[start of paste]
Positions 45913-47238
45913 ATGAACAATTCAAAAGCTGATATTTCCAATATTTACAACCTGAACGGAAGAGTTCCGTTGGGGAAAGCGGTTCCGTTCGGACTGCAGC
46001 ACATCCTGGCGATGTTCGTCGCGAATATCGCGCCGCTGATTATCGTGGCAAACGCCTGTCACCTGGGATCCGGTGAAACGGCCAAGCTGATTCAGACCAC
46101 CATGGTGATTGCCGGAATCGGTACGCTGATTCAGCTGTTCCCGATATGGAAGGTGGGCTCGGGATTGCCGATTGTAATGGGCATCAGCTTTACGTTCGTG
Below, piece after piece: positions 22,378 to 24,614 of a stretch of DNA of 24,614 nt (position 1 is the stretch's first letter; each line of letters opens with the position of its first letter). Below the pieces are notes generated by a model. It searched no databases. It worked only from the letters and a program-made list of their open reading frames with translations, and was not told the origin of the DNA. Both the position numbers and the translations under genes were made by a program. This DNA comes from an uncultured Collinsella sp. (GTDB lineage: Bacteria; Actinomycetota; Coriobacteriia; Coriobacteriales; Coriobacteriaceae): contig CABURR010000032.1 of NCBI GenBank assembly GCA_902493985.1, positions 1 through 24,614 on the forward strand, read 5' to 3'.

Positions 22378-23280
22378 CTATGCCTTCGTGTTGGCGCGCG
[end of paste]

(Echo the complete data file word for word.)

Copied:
Positions 45913-47238
45913 ATGAACAATTCAAAAGCTGATATTTCCAATATTTACAACCTGAACGGAAGAGTTCCGTTGGGGAAAGCGGTTCCGTTCGGACTGCAGC
46001 ACATCCTGGCGATGTTCGTCGCGAATATCGCGCCGCTGATTATCGTGGCAAACGCCTGTCACCTGGGATCCGGTGAAACGGCCAAGCTGATTCAGACCAC
46101 CATGGTGATTGCCGGAATCGGTACGCTGATTCAGCTGTTCCCGATATGGAAGGTGGGCTCGGGATTGCCGATTGTAATGGGCATCAGCTTTACGTTCGTG
Below, piece after piece: positions 22,378 to 24,614 of a stretch of DNA of 24,614 nt (position 1 is the stretch's first letter; each line of letters opens with the position of its first letter). Below the pieces are notes generated by a model. It searched no databases. It worked only from the letters and a program-made list of their open reading frames with translations, and was not told the origin of the DNA. Both the position numbers and the translations under genes were made by a program. This DNA comes from an uncultured Collinsella sp. (GTDB lineage: Bacteria; Actinomycetota; Coriobacteriia; Coriobacteriales; Coriobacteriaceae): contig CABURR010000032.1 of NCBI GenBank assembly GCA_902493985.1, positions 1 through 24,614 on the forward strand, read 5' to 3'.

Positions 22378-23280
22378 CTATGCCTTCGTGTTGGCGCGCG